US-China tensions over rise in South China Sea with missile tests and sanctions


US-China tensions over the South China Sea escalated on Wednesday.

US-China tensions over the South China Sea escalated on Wednesday, with Beijing firing four missiles into the waters around the time the Trump administration took action against Chinese companies that helped set up front -posts in the disputed region.

China launched four medium-range ballistic missiles into the South China Sea on Wednesday during the People’s Liberation Army’s larger military exercises, according to a US defense official who asked not to be identified. The missiles landed in the sea in an area between Hainan Island and the Paracel Islands, the official said, and were fired a day after Beijing protested an overflight by a US spy plane.

“As long as they do it in accordance with international law and standards, they have every right to do it,” Scott D. Conn, a U.S. Navy vice-admiral, told reporters on Thursday in response to a question about missile tests. He said the United States is ready to respond to any threat in the region, and said if all armies are operating professionally “you can have the same ships in the same water space.”

Separately, on Wednesday, the United States announced trade and visa restrictions on 24 companies for their efforts to help China “reclaim and militarize disputed outposts” in the disputed sea area, according to a department statement. American Trade. The most important were the units of the state-owned China Communications Construction Co., one of the largest project builders in President Xi Jinping’s Belt and Road Initiative, which saw its shares drop to 5, 6% Thursday in Hong Kong.

The escalating tensions come as the Trump administration attempts to push back what the United States sees as an increasingly intense Chinese campaign to dominate the resource-rich South China Sea and small countries in the region. Last month, it explicitly rejected China’s vast maritime claims in the region for the first time and sent aircraft carriers into the waters to conduct military exercises.

American position

President Donald Trump has made taking a tougher stance on China a key part of his re-election campaign against former Vice President Joe Biden, even as the two countries seek to maintain a trade deal of “Phase one” concluded at the beginning of this year. Asian stocks started Thursday’s session mixed after a surge in tech stocks pushed the S&P 500 Index and the Nasdaq Composite to new highs for a fourth straight day.

China carried out similar missile tests in July 2019 on the disputed waters and islets of the South China Sea. Greg Poling, director of the Asia Maritime Transparency Initiative and researcher at the Center for Strategic and International Studies in Washington, said the latest Chinese move was a measured step.

“As with most of China’s foreign policy lately, it seems to be aimed at signaling the force to the domestic public and small neighbors, not to tell the United States something they didn’t already know. Poling said. “Beijing has been careful to do so within acceptable limits – pulling into the uncontested waters off the southern coast with reasonable notice. ”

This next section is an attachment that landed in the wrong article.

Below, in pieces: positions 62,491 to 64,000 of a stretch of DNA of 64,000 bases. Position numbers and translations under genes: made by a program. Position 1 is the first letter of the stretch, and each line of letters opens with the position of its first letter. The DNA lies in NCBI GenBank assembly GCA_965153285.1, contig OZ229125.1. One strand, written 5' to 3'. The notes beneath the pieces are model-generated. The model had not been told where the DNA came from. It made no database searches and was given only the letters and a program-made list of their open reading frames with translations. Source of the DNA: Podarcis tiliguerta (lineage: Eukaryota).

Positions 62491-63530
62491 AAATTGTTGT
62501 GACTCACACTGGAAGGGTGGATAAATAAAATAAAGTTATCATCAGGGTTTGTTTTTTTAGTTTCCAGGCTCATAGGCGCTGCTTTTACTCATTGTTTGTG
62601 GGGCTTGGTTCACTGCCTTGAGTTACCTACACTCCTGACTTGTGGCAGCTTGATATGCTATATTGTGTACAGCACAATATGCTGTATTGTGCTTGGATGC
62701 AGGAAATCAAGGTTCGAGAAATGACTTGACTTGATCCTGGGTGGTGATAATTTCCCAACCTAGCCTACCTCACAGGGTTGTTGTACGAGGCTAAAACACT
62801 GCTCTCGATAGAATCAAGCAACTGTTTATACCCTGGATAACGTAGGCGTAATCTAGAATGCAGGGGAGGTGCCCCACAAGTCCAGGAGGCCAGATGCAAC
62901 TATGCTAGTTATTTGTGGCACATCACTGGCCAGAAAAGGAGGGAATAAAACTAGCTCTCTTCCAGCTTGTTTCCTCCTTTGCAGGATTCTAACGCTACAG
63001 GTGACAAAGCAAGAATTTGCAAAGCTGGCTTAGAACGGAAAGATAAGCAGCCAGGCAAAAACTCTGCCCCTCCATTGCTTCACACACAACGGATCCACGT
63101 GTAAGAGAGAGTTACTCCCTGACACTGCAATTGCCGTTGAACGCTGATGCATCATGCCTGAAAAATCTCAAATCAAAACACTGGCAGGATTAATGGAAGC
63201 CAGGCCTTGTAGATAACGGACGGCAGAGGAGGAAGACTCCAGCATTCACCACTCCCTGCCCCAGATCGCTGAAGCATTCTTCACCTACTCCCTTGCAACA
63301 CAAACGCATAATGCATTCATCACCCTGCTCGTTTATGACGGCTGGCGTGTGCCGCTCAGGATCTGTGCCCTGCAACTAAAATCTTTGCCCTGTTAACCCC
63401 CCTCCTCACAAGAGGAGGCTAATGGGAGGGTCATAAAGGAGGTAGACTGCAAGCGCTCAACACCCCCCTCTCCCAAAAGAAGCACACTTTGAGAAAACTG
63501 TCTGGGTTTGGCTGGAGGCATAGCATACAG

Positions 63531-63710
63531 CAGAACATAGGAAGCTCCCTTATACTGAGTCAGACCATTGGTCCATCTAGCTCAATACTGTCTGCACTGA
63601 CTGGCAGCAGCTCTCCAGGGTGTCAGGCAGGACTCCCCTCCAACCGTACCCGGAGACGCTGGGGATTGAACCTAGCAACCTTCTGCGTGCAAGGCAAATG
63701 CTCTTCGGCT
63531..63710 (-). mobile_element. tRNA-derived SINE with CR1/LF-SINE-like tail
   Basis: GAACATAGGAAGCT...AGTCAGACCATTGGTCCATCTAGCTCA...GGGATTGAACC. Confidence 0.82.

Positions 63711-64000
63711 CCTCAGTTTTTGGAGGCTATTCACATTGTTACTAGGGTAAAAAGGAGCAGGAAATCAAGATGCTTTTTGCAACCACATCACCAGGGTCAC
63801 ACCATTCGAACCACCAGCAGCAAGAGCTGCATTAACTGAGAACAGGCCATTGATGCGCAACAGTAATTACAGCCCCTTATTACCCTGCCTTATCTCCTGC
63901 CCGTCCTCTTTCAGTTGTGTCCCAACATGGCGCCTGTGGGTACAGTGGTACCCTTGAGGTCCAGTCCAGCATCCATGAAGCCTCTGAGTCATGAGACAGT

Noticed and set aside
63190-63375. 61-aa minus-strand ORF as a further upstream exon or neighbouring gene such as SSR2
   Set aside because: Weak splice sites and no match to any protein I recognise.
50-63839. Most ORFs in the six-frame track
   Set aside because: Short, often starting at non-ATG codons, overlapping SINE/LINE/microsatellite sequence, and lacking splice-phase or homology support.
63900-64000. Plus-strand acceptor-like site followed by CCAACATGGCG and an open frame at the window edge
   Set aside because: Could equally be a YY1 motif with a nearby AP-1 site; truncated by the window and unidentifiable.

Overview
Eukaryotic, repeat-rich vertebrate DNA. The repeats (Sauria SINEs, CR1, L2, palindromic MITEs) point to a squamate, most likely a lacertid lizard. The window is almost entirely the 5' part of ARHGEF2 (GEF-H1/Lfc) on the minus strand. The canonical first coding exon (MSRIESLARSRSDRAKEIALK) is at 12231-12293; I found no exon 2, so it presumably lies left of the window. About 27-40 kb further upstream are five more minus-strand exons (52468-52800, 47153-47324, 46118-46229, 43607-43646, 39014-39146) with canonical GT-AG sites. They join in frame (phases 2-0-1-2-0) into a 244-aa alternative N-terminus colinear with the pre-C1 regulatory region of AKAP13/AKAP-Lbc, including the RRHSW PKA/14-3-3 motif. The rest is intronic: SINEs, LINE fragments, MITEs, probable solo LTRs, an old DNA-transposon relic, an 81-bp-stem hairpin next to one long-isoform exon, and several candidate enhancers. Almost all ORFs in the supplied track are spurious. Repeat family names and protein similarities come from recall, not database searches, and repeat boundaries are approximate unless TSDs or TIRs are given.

Announcing the measures against China Communications Construction and other companies, Commerce Secretary Wilbur Ross said the entities “had played an important role in the provocative construction of these man-made islands by China and should be held accountable.” Earlier today, Vietnam called on China to cancel its exercises this week near the Paracel Islands, saying they violated the country’s sovereignty.

“The United States, China’s neighbors, and the international community have rebuked the CCP’s claims to sovereignty over the South China Sea and condemned the construction of man-made islands for the Chinese military,” Ross said, using an abbreviation for the Chinese Communist Party.

In a related statement, Secretary of State Michael Pompeo said the United States would impose visa restrictions on Chinese people “responsible for or complicit in the large-scale reclamation, construction or militarization of” the lands of the South China Sea.

A senior State Department official, speaking to reporters on the customary condition of anonymity on Wednesday, said the visa restrictions were “just the beginning” of what could be more American action to punish the China for its claim work in the South China Sea. The official urged other countries to take similar action against those targeted to make it even more difficult for them to do business abroad.

The US measures must be understood in China as politically motivated due to the impending presidential election in November, said Wang Huiyao, a Chinese cabinet adviser and founder of the Center for China and Globalization, noting that companies on both sides are desperate to continue working together.

“China doesn’t need to respond to this,” he said.

China Communications Construction is involved in projects across the world, from Sri Lanka to Pakistan to Italy. The immediate impact on the company’s results remains uncertain, Eurasia Group said in a note.

“China’s immediate response will be shrill but measured,” the note said. “In this case, the entity list is a less powerful tool than Treasury sanctions, but China could still respond with retaliatory sanctions against American individuals in roughly comparable positions. “


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